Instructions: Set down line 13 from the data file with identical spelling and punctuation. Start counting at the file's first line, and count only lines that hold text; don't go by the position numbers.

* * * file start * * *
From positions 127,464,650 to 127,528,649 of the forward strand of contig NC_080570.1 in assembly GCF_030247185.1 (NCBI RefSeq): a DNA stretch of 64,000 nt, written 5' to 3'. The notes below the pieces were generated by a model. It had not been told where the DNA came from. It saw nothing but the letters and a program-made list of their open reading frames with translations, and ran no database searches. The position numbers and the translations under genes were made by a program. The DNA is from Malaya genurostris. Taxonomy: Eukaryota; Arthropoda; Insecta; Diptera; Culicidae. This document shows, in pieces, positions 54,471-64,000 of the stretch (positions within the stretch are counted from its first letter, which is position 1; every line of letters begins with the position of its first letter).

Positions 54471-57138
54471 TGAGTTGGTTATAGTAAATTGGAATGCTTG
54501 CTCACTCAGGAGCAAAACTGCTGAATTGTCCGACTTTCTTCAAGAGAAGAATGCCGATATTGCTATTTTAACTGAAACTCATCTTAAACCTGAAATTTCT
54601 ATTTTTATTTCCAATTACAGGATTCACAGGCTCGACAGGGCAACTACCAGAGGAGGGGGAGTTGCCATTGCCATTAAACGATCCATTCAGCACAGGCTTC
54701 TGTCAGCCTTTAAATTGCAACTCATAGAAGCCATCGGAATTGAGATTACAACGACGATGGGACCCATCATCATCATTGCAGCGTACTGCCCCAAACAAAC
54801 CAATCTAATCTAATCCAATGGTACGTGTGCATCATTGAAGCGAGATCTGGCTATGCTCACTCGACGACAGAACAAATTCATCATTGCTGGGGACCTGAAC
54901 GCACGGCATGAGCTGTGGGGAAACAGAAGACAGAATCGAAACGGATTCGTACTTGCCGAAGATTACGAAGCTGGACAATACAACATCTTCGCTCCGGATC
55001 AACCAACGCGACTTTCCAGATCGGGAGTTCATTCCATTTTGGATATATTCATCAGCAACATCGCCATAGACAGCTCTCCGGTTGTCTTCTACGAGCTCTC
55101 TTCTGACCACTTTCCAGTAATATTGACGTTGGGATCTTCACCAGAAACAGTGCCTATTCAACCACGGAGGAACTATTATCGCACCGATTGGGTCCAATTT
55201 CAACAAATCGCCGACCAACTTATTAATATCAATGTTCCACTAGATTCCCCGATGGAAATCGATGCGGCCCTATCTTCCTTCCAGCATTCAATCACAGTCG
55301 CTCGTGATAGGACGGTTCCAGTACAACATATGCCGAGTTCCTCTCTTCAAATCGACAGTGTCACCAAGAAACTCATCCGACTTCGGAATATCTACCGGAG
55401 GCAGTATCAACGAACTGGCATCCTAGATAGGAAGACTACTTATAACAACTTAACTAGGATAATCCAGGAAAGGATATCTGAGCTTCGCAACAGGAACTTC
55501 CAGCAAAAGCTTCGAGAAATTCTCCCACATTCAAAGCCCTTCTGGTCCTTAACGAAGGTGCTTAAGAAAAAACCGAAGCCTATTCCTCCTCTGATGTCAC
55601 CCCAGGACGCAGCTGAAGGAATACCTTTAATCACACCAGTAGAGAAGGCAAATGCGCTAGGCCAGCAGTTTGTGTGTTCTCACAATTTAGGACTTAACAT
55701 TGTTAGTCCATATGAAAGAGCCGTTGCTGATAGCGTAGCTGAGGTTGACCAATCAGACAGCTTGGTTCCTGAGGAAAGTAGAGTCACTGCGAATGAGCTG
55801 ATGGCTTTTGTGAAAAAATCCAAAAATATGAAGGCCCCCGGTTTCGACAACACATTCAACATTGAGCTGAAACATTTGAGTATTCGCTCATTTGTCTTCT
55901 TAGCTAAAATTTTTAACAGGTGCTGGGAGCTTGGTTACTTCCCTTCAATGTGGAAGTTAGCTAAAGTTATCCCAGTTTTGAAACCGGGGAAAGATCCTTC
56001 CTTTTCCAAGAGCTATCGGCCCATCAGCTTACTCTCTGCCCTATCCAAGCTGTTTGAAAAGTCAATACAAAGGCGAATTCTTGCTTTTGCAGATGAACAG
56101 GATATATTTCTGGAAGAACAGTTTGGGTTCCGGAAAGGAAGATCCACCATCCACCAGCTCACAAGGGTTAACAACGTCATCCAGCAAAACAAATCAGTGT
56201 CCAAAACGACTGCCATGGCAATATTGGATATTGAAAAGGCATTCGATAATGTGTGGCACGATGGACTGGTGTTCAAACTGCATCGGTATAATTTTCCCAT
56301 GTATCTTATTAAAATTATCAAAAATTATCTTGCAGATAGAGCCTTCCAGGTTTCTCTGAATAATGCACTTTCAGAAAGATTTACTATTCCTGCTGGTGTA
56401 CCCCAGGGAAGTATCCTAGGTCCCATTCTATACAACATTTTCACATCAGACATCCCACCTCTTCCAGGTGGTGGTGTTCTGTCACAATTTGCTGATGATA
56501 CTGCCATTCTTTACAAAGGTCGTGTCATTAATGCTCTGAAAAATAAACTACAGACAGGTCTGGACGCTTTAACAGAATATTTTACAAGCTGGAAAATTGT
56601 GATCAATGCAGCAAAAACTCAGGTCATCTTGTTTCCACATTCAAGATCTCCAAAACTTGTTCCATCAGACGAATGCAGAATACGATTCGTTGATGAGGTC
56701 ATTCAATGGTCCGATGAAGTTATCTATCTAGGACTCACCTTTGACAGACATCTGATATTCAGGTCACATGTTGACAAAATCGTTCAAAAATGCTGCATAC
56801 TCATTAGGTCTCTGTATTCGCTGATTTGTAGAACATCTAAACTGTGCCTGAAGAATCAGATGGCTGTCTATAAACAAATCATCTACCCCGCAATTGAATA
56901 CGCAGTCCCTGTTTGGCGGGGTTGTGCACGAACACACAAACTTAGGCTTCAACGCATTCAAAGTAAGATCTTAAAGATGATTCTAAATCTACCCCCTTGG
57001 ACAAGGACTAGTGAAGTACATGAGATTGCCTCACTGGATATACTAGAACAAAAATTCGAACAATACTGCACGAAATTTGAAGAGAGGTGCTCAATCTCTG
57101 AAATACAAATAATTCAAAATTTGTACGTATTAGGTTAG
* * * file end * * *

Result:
55401 GCAGTATCAACGAACTGGCATCCTAGATAGGAAGACTACTTATAACAACTTAACTAGGATAATCCAGGAAAGGATATCTGAGCTTCGCAACAGGAACTTC